Rebelling lawyers forgot to put their board of directors on a plane to Miami. That is the usual procedure for overthrowing a Latin government.
So the ousted parties, also lawyers, did the closest thing to calling on the military. They went to the Sala IV and received legal relief and a promise of police.
The constitutional court ruled that the Fuerza Pública appear at the Colegio de Abogados so that the ousted board members, elected in December, can be seated for the next meeting.
The decision was pretty speedy. The lawyers appealed Thursday, and the decision was announced Wednesday. But magistrates are lawyers, too.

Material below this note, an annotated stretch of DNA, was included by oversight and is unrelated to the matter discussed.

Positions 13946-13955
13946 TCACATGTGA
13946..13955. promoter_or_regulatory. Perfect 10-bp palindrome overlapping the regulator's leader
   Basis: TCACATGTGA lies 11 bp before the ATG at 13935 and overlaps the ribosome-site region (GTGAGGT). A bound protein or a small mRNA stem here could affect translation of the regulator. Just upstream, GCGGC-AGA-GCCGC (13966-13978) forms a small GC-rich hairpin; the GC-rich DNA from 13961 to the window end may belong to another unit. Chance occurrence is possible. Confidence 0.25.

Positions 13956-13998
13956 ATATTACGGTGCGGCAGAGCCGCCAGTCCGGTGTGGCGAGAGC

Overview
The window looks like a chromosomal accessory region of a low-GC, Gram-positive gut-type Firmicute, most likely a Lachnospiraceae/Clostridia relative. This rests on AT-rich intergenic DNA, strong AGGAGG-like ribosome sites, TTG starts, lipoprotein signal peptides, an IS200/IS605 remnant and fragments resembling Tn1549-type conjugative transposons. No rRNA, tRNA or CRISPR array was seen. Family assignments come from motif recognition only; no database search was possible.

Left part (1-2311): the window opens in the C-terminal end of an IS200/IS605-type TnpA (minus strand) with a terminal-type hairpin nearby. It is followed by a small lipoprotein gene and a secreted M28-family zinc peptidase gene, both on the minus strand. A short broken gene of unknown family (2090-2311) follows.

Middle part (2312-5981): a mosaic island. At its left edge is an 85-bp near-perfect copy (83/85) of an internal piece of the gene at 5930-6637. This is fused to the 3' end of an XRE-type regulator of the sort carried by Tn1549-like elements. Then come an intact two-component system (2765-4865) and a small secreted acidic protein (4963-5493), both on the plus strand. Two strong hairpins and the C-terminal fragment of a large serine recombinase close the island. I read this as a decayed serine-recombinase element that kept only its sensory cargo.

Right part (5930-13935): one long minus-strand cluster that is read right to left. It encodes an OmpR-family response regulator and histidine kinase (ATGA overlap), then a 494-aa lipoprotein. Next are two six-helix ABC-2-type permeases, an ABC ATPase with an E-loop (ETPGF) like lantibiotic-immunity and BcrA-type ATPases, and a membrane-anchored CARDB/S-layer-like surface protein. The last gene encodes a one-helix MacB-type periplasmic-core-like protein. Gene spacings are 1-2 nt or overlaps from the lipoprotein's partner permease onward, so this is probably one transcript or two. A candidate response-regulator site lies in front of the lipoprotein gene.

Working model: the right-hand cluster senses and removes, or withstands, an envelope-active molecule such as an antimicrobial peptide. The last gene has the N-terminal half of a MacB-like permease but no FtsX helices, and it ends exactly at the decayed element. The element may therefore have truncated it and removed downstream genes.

There were no tanks or even machetes at the last general meeting of lawyers. But the gathering, upset over how pensions were being handled, installed a new board of directors. Local Spanish-language newspapers called this a golpe de estado, the term for a coup d’état. There were tapes of the meeting that showed no violence but plenty of shouting in the colegio auditorium that was filled to capacity.